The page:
Opinion by Annelise Tarnowski
I’ve always been a true believer in buying an artist’s music rather than stealing it.
I spend time at record stores, picking up the music that I researched or grabbing the next album in an artist’s discography.
I streamed music over the web, yes, but that was from sites like Pandora who would show me the next artists to discover and support.
It played ads and I couldn’t skip many songs, which meant that the artists had to have been getting paid a lot.
I often streamed a public radio station, too, that played the kinds of music I couldn’t find anywhere else.
About two-thirds of it wasn’t my style, but the other one third I couldn’t live without. Rhapsody allowed me 25 plays a month, too.
My freshman year, though, a new thing called Spotify had arrived in the United States.
I’d read about its arrival, and it seemed too good to be true.
I got to listen to everything I wanted, on demand, skip songs, it was free and the artists would get paid.
I was upset because it meant that it would be out of date to have a CD collection, and my iTunes would be frozen in time, eternally reflecting my taste in music from high school and younger (embarrassing).
But I could listen to whatever I wanted, explore every kind of music from classical to electro-synth-garage-rap-pop-hop.
I could delve into the stuff that helped shape me, and I could continue learning about music through the program.
But what about the artists? After a few years, studies started coming out, saying that artists on Spotify were making about the same amount of money per listen as one radio play.
But people could listen as many times as they wanted for free. And most people wouldn’t buy the album later. They would just tolerate the ads.
More streaming services came out, and artists removed their music from them, including Thom Yorke from Radiohead.
All of Atoms For Peace’s music was removed. Once the artists stopped supporting it, I wanted to, too.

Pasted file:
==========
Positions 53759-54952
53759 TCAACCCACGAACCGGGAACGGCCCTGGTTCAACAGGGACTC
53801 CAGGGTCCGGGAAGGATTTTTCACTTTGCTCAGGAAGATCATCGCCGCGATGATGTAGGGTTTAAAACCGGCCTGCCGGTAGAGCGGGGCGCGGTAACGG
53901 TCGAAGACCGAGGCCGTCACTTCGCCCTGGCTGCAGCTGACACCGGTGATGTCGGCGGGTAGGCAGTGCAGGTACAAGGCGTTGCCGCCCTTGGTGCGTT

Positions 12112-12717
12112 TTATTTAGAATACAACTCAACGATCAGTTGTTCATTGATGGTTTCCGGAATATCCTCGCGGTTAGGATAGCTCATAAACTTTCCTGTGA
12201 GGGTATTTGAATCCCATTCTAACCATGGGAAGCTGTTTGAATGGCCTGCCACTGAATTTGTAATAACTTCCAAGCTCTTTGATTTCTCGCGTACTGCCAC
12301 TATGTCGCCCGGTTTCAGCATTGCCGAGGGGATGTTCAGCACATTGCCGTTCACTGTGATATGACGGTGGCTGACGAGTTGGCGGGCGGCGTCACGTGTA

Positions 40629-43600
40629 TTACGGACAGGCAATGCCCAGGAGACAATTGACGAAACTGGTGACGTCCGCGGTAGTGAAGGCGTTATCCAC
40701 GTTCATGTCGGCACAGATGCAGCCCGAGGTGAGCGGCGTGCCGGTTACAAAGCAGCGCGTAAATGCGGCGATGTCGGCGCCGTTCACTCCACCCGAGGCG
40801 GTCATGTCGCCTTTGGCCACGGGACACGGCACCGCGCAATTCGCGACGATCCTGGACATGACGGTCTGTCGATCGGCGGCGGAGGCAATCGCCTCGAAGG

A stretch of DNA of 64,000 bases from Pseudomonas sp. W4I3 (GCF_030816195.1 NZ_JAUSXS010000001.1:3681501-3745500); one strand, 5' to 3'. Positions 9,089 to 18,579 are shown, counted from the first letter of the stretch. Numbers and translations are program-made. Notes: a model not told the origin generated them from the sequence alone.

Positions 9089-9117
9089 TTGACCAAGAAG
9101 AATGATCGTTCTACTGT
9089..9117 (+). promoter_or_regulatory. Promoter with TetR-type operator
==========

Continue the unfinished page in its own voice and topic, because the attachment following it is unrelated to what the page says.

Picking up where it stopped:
But it’s hard. I’ve gotten used to an instant-reward system with music, and this is the closest we’ve gotten to legally obtaining what we want when we want it (if we can stand a few 30-second ads).
Who has the power here? Without artists, there’s no music. Without an audience, there’s no music. Who’s supposed to win out?
Enter Beats Music. The promotional video says, “If you wanna conjure that power (of music) from people, you first have to respect it, be in awe of it and understand that music is much more than digital files.”
Fancy marketing or a real, new approach to the music experience?
The promo video features Trent Reznor, the frontman for Nine Inch Nails, the ‘90s alt rock scene, and someone who has put his own music out on Creative Commons (the featured song in the video being one of them). Other big music celebrities (Jay-Z, Springsteen, American Idol mentor Jimmy Iovine, Nikki Sixx) have supported the project.
An NPR article on the new software explains that, “Its success depends upon users’ willingness to feel something about a computer program, to use that program as an intermediary in creating human relationships, and ultimately to be in relationship with the interface itself, enjoying its subtleties with the smiling abandon of Joaquin Phoenix dancing with his virtual lover on the Santa Monica boardwalk.” So the device has the power. The system. The software.
I played around with it for a while on a friend’s tablet, and didn’t find it especially personal, but did find out that you can download tracks, even with the trial version.
Further researching allowed me insight into the payment for artists, and whether that payment is sufficient.
Beats Music, according to its Wikipedia page, as of February, has spoken about incorporating payments for artists on independent labels at amounts that will match what would be paid on major labels.
It’s a cool app at first, and that’s about it.
When you pay for it, it’s still a cool app, but it gets to know you and your taste. The future of the music industry could really be helped by this Beats Music app if it means that audiences can still have widespread access (for a small amount of money) and artists can be getting paid efficiently.
I still think that this will lead to Beats starting to determine who becomes popular, though, based on the kind of music that is featured.
There will, no doubt, be groups who refuse to join and buck the system.
For now, though, I have an optimistic view for the future of this app, in that it so far.
Download it now, and Beats will get to know you.
Tarnowski is a junior radio/TV producing and sociology double major and can be reached at firstname.lastname@example.org